TL;DR: As many as 32,000 Philadelphia students are expected to return to school two days a week starting at the end of November, but this week Superintendent William R. Hite Jr. raised the possibility of delaying the return date, citing rising coronavirus cases. Still, Philly teachers and parents wonder if kids do return, will classrooms be ready? An editorial accompanying a trial published last week declared blood plasma ineffective for COVID-19, but a Temple University researcher isn’t giving up. Here’s why.
What you need to know:
📈 Pennsylvania is now averaging more than 2,000 new cases a day and rising, the highest at any point during the pandemic. While cases continue to surge, the death rate in both Pennsylvania and New Jersey continues to fall.
😫 The biggest driver of new cases in New Jersey? Fatigue, according to Gov. Phil Murphy.
✈️ Pennsylvania is not considering another shutdown, but health officials urge residents not to celebrate holidays with anyone outside their household. But if you are a college student traveling home for Thanksgiving, you should get tested, a college health association says.
❌ U.S. Attorney William McSwain’s office is filing a “letter of interest” in support of a lawsuit aimed at removing a ban in Philadelphia on large events and parades.
🏠 A CDC study determined that household spread of COVID-19 is very common.
🚇 SEPTA is indefinitely cutting overnight Market-Frankford, Broad Street Line weekend subway service due to COVID-19.
💰 President Donald Trump threatened to withhold aid from Pennsylvania as the coronavirus surges. Here’s what you need to know.
📰 What’s going on in your county or neighborhood? We organized recent coverage of the coronavirus pandemic by local counties and Philly neighborhoods mentioned in the stories to make it easier for you to find the info you care about.
Local coronavirus cases
📈The coronavirus has swept across the Philadelphia region and cases continue to mount. The Inquirer and Spotlight PA are compiling geographic data on tests conducted, cases confirmed, and deaths caused by the virus. Track the spread here.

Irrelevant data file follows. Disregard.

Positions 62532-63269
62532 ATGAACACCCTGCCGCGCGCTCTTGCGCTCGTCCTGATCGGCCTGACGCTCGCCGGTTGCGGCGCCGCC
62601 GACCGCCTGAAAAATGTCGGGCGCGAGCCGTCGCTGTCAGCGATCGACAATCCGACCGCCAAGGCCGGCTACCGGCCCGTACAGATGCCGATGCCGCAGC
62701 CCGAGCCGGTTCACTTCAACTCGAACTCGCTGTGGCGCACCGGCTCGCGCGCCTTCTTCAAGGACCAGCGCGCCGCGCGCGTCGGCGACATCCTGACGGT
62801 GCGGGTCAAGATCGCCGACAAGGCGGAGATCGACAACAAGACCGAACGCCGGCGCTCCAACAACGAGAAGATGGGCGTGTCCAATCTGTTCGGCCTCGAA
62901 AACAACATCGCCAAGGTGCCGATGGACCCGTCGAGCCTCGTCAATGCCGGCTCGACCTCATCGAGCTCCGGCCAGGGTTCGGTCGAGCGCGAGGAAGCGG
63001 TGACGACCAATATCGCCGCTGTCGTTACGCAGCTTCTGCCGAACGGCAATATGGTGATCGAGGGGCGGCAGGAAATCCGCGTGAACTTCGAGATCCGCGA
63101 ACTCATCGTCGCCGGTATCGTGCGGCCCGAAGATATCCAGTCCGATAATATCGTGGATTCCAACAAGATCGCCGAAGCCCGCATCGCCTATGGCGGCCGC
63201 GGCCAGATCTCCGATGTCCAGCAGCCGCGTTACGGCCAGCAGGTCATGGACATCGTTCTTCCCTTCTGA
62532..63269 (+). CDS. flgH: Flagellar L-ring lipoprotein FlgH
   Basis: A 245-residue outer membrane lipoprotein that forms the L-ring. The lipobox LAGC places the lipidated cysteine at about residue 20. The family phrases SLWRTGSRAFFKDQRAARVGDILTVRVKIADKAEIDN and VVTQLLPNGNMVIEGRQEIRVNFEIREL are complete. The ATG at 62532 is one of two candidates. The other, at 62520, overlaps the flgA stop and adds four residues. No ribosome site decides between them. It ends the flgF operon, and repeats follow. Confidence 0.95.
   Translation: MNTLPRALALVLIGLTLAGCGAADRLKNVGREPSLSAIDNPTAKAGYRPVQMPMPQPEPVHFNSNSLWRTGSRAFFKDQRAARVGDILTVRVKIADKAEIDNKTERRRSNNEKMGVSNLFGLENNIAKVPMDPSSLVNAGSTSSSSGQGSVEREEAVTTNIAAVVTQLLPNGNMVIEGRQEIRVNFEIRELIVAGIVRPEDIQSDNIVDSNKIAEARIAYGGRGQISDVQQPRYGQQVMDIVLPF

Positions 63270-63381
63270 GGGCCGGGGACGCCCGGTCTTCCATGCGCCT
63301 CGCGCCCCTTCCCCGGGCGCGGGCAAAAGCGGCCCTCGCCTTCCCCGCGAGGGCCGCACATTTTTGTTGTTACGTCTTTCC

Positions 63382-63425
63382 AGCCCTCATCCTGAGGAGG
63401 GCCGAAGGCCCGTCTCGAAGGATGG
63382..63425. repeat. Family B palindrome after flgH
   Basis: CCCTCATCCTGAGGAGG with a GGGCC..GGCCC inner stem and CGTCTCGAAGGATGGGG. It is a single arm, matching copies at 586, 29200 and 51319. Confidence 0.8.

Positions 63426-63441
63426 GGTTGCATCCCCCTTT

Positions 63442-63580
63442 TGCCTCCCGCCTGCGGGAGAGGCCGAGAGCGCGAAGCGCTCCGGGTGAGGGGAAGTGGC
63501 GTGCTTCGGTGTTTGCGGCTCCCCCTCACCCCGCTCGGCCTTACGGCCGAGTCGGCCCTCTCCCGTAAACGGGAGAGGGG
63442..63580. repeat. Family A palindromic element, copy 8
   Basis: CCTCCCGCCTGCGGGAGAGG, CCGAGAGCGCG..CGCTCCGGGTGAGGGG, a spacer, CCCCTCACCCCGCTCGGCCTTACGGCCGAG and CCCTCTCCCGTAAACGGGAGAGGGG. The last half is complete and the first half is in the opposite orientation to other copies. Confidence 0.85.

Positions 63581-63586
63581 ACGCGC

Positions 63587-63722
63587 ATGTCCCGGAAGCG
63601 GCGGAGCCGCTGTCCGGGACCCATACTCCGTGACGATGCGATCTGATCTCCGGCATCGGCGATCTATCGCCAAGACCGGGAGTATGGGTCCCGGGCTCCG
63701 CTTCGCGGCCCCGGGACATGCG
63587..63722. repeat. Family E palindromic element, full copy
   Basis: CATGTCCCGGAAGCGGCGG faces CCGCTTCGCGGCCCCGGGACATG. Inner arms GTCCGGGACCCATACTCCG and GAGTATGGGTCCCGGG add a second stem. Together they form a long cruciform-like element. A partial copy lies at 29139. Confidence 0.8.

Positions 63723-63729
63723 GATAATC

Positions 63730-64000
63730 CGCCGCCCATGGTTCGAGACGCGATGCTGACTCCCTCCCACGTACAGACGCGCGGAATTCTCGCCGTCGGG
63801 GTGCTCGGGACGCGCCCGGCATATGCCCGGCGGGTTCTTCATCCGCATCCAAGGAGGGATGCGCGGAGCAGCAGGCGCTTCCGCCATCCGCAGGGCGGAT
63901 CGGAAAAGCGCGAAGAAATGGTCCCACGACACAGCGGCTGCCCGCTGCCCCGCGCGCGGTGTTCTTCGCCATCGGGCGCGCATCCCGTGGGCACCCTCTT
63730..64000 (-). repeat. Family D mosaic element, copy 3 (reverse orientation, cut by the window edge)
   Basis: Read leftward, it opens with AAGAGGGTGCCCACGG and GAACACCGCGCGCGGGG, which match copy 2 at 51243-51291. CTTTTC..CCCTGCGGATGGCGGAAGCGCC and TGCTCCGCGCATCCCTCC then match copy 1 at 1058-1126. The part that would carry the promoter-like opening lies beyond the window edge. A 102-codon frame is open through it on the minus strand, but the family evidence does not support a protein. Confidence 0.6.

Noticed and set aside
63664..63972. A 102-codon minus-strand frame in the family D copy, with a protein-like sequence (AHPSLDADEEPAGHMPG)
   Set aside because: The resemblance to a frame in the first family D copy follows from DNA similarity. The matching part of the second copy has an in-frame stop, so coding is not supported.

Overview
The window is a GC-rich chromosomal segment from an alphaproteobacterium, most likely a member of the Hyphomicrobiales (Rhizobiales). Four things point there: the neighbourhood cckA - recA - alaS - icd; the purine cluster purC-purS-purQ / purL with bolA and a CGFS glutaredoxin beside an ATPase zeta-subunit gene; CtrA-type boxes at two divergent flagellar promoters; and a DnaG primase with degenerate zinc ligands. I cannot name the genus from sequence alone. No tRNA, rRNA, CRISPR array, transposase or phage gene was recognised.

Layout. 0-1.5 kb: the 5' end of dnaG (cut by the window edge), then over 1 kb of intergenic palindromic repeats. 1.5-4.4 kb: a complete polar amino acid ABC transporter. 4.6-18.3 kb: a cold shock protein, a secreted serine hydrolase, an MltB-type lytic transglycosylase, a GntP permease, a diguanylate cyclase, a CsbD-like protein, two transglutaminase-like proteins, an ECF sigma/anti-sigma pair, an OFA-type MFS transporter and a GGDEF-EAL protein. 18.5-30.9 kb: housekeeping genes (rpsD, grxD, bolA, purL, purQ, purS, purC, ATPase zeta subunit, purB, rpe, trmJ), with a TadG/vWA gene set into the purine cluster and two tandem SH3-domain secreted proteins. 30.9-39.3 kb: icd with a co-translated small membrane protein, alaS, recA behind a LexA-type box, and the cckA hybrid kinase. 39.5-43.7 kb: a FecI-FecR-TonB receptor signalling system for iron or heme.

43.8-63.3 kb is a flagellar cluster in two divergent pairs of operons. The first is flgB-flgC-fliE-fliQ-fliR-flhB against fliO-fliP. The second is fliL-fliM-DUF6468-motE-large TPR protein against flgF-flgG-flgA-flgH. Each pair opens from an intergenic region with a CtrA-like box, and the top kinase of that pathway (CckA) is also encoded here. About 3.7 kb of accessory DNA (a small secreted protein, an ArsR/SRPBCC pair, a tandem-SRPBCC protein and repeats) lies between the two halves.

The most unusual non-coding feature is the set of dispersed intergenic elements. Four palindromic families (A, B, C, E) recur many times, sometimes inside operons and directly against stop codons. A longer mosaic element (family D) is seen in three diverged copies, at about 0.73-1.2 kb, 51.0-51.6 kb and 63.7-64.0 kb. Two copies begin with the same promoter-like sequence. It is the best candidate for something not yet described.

As many as 32,000 Philadelphia students are expected to return to school two days a week starting the end of November, but Superintendent William R. Hite Jr. this week raised the possibility of delaying the return date, citing rising local coronavirus cases. Still, Philly teachers and parents wonder if kids do return, will classrooms be ready? They are “skeptical of the school system’s track record, lacking full information to make decisions, wary of other schools' data that shows inadequate ventilation in many schools, and ‘really troubled’ at the prospect of sending children and teachers into the unknown in a pandemic,” my colleague Kristen A. Graham reports. Read more here.
A trial published last week that showed COVID-19 patients who were given plasma cleared the coronavirus more quickly than a comparison group, however there was no difference in progression to severe disease or death. “Convalescent plasma is ineffective for COVID-19,” read the title of an accompanying editorial. But, a Temple University clinical pathologist and director of transfusion medicine says that conclusion is premature. Here’s why.
These 8 principles of social distancing can help you figure out what you can and can’t do.
If you’ve hit a COVID-19 wall, here are ways to cope.
The coronavirus is mainly transmitted through the air. Here’s how to tell if your ventilation is OK.
How does the virus affect your entire body?
Here’s what to know about traveling safely during the pandemic.
You got this: How long can you safely be around someone with the coronavirus?
You may be wondering how long it takes to get the coronavirus from someone who is infected. Is it an hour? 15 minutes? Experts say there is no magic number of minutes. Read more advice here on how to limit your risk.
🍽️ Plastic panels and dining nooks? Restaurateurs are making changes to get diners indoors.
🎃 These Halloween photos of newborns at CHOP will help fix your week.
🎶 Put ‘Haunted Painting’ from Philly indie rocker Sadie Dupuis on your Halloween playlist.
Have a social distancing tip or question to share? Let us know at email@example.com and your input might be featured in a future edition of this newsletter.
What we’re paying attention to
Explore this Science Mag simulation of how superspreading events at gyms, bars, and even the White House are driving the pandemic.
The pandemic has caused mass unemployment, pushing hundreds of thousands of women out of the workforce. Vox reports: “It’s a catastrophe that could set them — and America — back years.”
NPR obtained internal documents that show that the federal government knows which hospitals are reaching capacity and running out of beds, but keeps it hidden.
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